Understanding VCPM Campaigns
Before we get started, let's make sure we understand what VCPM is and how to use this type of ad.
In Sponsored Display, Amazon offers three different bid optimization types: optimize for reach, page visits, and conversions. Depending on the bidding strategy you select, Amazon will show your ad to customers based on the stage they are at in their shopping journey.
When looking at the advertising funnel, reach corresponds to brand awareness, page visits will be for consideration, and finally, conversions will be at the bottom of the funnel where customers are ready to purchase.
When we look at the cost type of each ad, optimizing for page visits and conversions is click-based (CPC), while optimizing for reach is based on cost per 1000 viewable impressions (VCPM). For the rest of this article, we will refer to this bidding strategy as VCPM.
When using VCPM campaigns, you will be charged when your ad is anywhere on the page; the customer does not need to click your ad or even interact with it. This is the biggest difference from all the other ad types that we're used to on Amazon. VCPM campaigns were originally a part of DPS, which is entirely based on a CPM (cost per mille/1000 impressions) model. Amazon then brought this bidding style to Sponsored Display making it available to all sellers.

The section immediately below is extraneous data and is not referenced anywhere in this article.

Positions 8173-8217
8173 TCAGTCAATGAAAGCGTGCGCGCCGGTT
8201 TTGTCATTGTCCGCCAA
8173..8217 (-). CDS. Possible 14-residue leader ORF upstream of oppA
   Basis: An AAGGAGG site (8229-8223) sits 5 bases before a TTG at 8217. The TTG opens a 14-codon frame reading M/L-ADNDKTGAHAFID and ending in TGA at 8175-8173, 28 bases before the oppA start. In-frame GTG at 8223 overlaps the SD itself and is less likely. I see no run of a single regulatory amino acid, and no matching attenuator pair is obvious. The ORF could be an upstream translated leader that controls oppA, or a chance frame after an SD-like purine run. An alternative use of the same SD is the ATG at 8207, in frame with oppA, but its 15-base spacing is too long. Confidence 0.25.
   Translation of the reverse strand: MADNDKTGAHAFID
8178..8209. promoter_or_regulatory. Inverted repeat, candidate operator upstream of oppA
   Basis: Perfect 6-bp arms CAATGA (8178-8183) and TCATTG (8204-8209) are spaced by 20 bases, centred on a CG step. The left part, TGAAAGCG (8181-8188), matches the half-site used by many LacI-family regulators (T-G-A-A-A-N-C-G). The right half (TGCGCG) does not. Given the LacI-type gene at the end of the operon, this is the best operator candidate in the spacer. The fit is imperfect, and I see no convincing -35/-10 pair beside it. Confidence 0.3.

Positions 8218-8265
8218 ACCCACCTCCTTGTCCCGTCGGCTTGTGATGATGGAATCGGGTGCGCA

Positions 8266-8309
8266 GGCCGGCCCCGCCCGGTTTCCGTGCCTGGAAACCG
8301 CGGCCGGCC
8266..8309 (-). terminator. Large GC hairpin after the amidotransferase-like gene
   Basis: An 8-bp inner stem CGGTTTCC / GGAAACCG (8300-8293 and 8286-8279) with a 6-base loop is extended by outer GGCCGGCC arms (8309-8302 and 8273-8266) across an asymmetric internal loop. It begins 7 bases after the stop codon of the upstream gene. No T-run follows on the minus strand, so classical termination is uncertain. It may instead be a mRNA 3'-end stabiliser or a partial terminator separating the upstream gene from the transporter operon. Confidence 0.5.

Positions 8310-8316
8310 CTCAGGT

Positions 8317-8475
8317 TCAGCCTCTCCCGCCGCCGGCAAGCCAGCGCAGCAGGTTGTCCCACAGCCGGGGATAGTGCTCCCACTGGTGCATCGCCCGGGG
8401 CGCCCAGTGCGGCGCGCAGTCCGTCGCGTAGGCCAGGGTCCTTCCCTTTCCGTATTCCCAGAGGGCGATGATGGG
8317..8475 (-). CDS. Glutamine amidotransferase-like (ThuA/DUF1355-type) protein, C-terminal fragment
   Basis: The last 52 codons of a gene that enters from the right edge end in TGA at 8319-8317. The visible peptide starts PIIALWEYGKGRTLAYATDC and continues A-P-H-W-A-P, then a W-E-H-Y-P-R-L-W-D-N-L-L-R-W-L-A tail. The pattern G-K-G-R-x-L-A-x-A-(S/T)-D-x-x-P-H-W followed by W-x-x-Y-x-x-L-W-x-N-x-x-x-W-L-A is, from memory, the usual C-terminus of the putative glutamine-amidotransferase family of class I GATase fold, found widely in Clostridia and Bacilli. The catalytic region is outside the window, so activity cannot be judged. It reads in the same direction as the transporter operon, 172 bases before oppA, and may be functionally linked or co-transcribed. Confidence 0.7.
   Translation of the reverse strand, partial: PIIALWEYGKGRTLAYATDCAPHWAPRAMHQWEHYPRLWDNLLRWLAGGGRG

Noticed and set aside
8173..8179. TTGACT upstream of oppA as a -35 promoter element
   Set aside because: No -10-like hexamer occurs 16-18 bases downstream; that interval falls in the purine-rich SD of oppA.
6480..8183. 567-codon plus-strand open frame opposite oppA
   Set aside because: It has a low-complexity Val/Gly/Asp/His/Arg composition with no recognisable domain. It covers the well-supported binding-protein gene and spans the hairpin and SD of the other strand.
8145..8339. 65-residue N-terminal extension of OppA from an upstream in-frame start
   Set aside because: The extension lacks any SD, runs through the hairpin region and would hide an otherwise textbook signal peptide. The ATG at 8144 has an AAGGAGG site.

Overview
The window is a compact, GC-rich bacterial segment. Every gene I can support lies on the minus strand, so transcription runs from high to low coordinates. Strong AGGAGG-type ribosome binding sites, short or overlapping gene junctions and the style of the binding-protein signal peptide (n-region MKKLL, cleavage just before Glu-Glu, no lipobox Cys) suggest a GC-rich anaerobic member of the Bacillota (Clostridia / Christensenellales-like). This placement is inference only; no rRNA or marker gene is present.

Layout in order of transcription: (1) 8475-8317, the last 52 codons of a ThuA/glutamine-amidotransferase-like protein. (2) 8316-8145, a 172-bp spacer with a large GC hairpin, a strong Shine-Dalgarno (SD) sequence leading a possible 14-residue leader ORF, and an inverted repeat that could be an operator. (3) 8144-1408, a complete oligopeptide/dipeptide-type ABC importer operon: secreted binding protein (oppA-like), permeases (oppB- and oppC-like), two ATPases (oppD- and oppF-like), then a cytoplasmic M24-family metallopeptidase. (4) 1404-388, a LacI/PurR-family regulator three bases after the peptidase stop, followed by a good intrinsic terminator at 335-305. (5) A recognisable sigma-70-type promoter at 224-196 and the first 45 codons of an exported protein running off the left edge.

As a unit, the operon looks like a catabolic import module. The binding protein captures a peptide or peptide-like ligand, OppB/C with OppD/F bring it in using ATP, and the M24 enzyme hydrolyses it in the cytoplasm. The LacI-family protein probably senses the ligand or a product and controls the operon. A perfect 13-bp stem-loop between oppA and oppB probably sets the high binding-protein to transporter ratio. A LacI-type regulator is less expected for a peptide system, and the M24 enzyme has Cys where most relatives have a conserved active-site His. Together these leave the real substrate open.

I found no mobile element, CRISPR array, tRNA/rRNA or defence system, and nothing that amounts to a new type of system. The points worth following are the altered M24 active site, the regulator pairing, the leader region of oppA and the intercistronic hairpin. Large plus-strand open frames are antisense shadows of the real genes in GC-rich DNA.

What is a Viewable Impression?
Now, let's see what a viewable impression really means for this specific ad type. A viewable impression is when you see only half of an ad for just 1 second. That's what is counted as an impression for VCPM campaigns. Looking at the image below, this ad would be counted as an impression.
VCPM Pros & Cons
Now let’s just take a quick look at the pros and cons of VCMP campaigns. We’re not trying to bash DPS or VCMP campaigns, but we do want to discuss the pros and cons so that we are not fooled by data.
Just looking at the pros side of things, VCPM campaigns can give us a broad upper funnel reach. These ads will be shown on and off the Amazon platform, meaning they can be seen on blogs and other websites as well as on Amazon. As this ad type follows customers around while they browse the internet, it can help us attract new-to-brand (NTB) customers, as well as create brand recognition by staying top of mind. These two concepts are part of the foundation of digital marketing, but if you're just starting out, those ad dollars might be better spent elsewhere.
On the cons side of VCPM campaigns, we will have very loose targeting, think roadside billboards. Some customers may glance at our ad, but how much our ad will register is unclear depending on where it shows up. When we're paying for impressions and not clicks, on a busy page with a lot of things going on, our ad could be entirely missed. In order to really see what kind of impact this ad type has, we need very large data sets to be able to make an informed decision on how effective this targeting really is. VCPM also tends to be expensive compared to CPC types. Finally, we have cannibalization, our real topic for today.
How Cannibalization Happens